Biden says it’s 'tough call' on whether to mandate COVID-19 vaccines in military
WASHINGTON - President Joe Biden is not ruling out having members of the U.S. military get vaccinated against COVID-19, but said requiring it would be "a tough call."
Biden was asked if he would require military members to get inoculated once the virus shots are fully approved by the U.S. Food and Drug Administration. Currently, three COVID-19 vaccines developed by Pfizer-BioNTech, Moderna and Johnson & Johnson have an emergency use authorization from the agency in an effort to make the shots more quickly available.
"I don’t know. I’m going to leave that to the military," Biden told NBC News in an interview broadcast Friday.
"I’m not saying I won’t. I think you’re going to see more and more of them getting it," Biden continued. "And I think it’s going to be a tough call as to whether or not they should be required to have to get it in the military because you’re in such close proximity with other military personnel."
President Joe Biden delivers remarks on the COVID-19 response and the state of vaccinations in the South Court Auditorium at the White House complex on March 29, 2021 in Washington, D.C. (Photo by Drew Angerer/Getty Images)
Nearly 495,000 service members are fully vaccinated, while 285,000 have received at least one dose of a shot, according to data from the Department of Defense.
Nearly 40% of Marines who have had the chance to receive the vaccine have turned it down, according to Military.com, citing force-wide data. That equates to roughly 48,000 of the 123,000 individuals in the Marine Corps.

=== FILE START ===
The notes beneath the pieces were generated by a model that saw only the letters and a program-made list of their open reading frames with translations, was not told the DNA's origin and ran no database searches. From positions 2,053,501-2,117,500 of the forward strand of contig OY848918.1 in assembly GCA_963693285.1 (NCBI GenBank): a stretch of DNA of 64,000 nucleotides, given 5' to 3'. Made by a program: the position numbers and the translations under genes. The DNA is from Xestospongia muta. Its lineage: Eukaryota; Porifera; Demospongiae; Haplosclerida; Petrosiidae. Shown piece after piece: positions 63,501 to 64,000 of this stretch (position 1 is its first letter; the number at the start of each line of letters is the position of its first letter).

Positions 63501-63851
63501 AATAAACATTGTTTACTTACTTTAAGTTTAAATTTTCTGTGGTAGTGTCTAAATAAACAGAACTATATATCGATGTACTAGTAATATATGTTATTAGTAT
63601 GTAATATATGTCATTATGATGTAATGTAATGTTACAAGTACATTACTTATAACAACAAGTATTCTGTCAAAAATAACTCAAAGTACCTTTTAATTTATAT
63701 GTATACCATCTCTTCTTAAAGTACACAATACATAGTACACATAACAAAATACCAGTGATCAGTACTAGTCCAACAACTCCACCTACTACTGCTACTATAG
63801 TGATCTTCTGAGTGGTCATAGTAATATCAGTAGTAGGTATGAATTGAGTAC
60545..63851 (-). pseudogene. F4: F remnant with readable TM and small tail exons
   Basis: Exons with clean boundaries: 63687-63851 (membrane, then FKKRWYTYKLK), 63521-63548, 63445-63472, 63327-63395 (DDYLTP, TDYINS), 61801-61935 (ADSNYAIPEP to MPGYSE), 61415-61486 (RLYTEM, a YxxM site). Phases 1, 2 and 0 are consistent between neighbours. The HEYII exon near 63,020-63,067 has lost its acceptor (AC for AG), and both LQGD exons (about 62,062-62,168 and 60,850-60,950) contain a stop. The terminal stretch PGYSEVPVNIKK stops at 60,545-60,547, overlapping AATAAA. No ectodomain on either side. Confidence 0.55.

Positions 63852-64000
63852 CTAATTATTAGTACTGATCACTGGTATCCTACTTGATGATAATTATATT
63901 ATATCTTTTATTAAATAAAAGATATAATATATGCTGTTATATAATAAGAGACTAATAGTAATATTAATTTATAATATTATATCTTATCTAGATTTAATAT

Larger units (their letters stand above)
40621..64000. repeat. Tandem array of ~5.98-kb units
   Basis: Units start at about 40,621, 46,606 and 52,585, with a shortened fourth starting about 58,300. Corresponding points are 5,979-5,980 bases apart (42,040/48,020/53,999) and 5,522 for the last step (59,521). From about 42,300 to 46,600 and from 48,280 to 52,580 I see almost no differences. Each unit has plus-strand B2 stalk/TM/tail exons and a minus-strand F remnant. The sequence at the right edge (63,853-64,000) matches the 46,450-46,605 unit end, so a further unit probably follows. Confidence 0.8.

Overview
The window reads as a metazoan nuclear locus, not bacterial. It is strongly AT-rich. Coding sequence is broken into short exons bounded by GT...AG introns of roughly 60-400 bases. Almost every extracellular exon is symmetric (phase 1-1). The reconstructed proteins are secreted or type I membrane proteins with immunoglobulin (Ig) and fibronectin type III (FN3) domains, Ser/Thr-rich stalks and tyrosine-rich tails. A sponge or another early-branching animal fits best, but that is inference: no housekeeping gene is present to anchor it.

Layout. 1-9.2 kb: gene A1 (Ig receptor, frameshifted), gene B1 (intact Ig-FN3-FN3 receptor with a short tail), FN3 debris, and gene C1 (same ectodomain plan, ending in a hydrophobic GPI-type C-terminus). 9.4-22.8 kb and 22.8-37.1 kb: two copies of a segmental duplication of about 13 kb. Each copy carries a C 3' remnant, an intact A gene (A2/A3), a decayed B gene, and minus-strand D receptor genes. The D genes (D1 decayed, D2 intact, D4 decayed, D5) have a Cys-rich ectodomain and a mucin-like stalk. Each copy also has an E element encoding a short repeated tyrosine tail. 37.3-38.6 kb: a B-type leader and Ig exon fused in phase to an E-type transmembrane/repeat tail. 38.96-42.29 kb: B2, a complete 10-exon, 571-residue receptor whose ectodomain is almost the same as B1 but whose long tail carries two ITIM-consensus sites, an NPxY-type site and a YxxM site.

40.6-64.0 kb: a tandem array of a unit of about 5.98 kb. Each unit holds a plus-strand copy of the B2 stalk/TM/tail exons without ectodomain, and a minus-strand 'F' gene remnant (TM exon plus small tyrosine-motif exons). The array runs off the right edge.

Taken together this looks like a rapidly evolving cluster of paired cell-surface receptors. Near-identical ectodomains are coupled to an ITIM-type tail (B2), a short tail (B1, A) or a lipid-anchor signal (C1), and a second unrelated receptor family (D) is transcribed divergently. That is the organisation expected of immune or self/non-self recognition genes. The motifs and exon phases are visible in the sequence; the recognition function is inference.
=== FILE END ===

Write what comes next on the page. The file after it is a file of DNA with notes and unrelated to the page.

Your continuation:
National security advisor Jake Sullivan, who was asked about the topic Friday, said a vaccine mandate is "something the Department of Defense is looking at in consultation with the interagency process and (I) don’t have anything to add on that subject today," The Hill reported.
The mass vaccination campaign has been a defining part of Biden’s first 100 days in office. One of Biden's first actions as president was to increase the federal government's orders for the vaccines to ensure supplies for all Americans by early summer. After surpassing his initial goal of 100 million doses administered in 100 days, Biden set and met a new goal of 200 million jabs in arms within that time frame — a figure that includes some people's second dose.
To date, nearly 145 million people have received at least one dose of a vaccine, while more than 101 million Americans — or 30.5% — are fully vaccinated, data from the U.S. Centers for Disease Control and Prevention shows.
With demand starting to sag in some areas of the country, the president is now tasked with overcoming the challenges of getting more shots and making it easier to do so.
The White House has deployed billions of dollars toward ads encouraging vaccines, community programs to bring doses to the hardest to reach Americans, and even tax credits to encourage employers to give their workers paid time off to get protected.
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This story was reported from Cincinnati.